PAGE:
> them any money, since I dropped my plan to the $15/25 minute emergency
    > plan a couple weeks ago. That's one thing that has been cool recently:
    > Verizon has been acknowledging my problems and offering service
    > credits. I even got a month free a couple months ago. Quite frankly,
    > however, I'd rather have the service work all the time than have to
    > call in and whine about problems. Not that I mind free wireless
    > service, but it's useless if the calls don't go through.
    >
    > Another issue is that I did switch down to the $15/month/25-minute
    > emergency plan for $15 from my $59.95 America's Choice 800 plan, but then
    > I was told I'd still owe the AC balance for the current month
    > and had to wait 30 days for the new rate to kick in. Keep in mind that
    > at this point, I'd be paying $59.95, not $15, for 25 minutes/month and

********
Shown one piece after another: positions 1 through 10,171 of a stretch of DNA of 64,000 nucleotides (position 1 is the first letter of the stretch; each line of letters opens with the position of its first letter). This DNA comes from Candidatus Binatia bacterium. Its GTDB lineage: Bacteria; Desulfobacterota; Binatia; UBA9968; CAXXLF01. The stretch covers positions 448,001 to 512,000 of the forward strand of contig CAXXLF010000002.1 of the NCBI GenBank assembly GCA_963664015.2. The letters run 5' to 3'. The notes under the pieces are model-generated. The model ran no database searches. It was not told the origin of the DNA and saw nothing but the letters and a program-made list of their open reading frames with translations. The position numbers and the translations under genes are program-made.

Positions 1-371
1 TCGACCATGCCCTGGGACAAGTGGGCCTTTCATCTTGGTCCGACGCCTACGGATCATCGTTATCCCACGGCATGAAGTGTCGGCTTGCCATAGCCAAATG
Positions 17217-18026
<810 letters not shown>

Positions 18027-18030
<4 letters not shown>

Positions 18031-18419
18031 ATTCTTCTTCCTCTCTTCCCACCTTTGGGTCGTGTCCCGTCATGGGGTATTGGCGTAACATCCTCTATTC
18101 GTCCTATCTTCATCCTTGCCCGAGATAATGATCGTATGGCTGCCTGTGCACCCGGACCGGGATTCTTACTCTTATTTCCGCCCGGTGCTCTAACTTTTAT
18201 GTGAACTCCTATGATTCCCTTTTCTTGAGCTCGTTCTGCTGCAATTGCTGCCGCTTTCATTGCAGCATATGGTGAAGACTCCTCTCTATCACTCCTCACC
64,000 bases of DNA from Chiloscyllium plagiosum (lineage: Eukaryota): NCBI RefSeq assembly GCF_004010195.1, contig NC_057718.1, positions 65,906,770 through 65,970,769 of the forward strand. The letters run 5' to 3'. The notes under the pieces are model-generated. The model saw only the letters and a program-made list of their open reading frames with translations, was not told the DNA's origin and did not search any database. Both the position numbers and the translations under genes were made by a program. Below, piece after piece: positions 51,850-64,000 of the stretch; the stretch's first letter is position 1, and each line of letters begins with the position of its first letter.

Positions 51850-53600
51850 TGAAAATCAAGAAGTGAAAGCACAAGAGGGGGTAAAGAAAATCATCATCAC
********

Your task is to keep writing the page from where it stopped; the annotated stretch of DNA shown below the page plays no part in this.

> no nights/weekends or in-network calling. (I could have gotten the
    > emergency plan with 200 N/W minutes but it would have required a
    > contract extension.) What complete *crap.* On the hook for $60 for a
    > $15 plan. Bite me, VZW. I'd been relatively patient until I heard
    > this, but hearing it *really* pissed me off. I generally have no issues
    > with most of their policies, but that one has TURN THE CUSTOMER UPSIDE
    > DOWN AND SHAKE HIM UNTIL HIS MONEY FALLS OUT OF HIS POCKET written all
    > over it. Apparently, the "screw-the-customer" attitude exists somewhere
    > relatively high-up within VZW, wherever policies like this are cooked up...
    >